This year we received the prestigious John M. Eisenberg Patient Safety and Quality Award from the National Quality Forum and The Joint Commission for our efforts in promoting unprecedented transparency around quality and patient safety. We have given the crystal award a permanent home on display in our Central Office Board room.
Late in the year, The Commonwealth Fund, the national private foundation that advocates for a high performance healthcare system, published a comprehensive case study about HHC that praised the improvement initiatives we have undertaken in recent years. The report noted that we were becoming a “provider of choice” and achieving higher levels of performance through our advanced use of clinical information systems, our work to improve chronic disease management, our collaborative team approach to identify and implement clinical best practices, our efforts to bolster our financial health, and our continued commitment to expand access and create a patient-centered healthcare system.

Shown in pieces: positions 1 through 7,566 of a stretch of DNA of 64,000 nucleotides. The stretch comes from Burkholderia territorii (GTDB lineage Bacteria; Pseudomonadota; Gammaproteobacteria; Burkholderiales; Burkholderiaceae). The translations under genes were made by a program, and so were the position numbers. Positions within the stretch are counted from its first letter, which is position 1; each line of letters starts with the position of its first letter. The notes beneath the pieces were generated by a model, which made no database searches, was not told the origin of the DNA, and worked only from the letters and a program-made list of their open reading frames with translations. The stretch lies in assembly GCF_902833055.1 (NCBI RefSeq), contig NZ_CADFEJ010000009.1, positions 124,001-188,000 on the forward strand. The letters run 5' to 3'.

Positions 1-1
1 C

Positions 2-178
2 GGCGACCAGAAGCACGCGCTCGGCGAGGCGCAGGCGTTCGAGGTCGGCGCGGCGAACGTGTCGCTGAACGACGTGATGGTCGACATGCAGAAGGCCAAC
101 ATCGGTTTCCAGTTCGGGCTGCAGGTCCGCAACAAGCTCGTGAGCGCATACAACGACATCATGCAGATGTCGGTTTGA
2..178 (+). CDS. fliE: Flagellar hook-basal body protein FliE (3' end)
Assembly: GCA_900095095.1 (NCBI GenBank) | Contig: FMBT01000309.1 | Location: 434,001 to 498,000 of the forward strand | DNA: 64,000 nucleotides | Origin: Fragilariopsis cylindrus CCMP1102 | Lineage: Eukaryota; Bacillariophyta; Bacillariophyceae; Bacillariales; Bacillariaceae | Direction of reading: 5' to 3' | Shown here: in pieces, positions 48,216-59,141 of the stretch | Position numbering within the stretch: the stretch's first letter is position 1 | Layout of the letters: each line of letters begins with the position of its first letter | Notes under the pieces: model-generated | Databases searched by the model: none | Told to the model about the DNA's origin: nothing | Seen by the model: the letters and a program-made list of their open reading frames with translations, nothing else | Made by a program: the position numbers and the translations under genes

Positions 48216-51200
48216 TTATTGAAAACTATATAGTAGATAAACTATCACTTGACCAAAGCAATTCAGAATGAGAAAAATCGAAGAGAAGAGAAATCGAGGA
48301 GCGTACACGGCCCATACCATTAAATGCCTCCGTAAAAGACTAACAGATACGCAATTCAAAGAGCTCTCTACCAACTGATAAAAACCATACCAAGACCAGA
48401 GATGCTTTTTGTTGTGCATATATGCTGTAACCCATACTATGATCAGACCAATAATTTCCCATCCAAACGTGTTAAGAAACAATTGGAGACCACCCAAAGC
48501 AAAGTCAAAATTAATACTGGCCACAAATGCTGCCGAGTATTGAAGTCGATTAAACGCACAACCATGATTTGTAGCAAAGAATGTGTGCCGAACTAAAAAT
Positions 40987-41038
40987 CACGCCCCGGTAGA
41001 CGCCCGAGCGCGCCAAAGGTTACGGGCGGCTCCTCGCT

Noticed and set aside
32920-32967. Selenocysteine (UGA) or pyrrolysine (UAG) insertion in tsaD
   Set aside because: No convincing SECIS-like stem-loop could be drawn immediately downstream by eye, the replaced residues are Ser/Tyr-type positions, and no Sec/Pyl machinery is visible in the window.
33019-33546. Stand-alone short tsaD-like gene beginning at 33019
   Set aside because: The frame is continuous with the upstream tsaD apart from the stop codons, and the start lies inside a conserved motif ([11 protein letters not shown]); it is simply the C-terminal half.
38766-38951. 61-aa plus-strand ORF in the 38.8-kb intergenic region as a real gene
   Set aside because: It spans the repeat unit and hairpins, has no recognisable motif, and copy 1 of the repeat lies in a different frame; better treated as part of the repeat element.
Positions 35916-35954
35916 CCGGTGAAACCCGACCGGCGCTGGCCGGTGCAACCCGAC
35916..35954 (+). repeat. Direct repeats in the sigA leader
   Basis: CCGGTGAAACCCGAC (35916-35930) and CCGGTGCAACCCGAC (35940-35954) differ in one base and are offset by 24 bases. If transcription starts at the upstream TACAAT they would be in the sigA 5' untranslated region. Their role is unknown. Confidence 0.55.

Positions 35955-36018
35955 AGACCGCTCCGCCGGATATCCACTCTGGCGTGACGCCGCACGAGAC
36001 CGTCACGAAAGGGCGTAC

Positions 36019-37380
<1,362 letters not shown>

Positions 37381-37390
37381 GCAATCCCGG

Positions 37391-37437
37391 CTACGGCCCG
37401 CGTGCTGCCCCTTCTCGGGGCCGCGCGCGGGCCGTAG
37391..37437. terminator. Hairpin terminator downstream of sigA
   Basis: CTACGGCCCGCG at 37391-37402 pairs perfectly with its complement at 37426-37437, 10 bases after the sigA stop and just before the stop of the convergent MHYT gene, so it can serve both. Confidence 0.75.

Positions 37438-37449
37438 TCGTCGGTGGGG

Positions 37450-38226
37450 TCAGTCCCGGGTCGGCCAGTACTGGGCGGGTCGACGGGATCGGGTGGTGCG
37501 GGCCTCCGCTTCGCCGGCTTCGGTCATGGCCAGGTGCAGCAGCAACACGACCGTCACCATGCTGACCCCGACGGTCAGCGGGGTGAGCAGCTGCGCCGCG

All four of our long-term care facilities were rated at or above the national average by the federal Centers for Medicare & Medicaid (CMS) under its recently launched rating system for nursing homes. Two of our facilities, Gouverneur Healthcare Services and Sea View Hospital Rehabilitation Center and Home, received the highest rating available – five stars – which was received by only 12% of the 15,800 nursing homes rated nationally.
In 2008, HHC continued to expand primary care services for low-income, uninsured residents of Staten Island. We have added adult primary care services to the Mariner’s Harbor Family Health Center and with final State approval, will add adult services to the Stapleton Family Health Center in March 2009. HHC has continued to provide significant financial support and technical assistance to the non-profit Community Health Center of Richmond. The Center’s volume has roughly tripled since opening in mid-2006, providing 18,800 visits in 2008, and we are funding renovations that will further expand its capacity.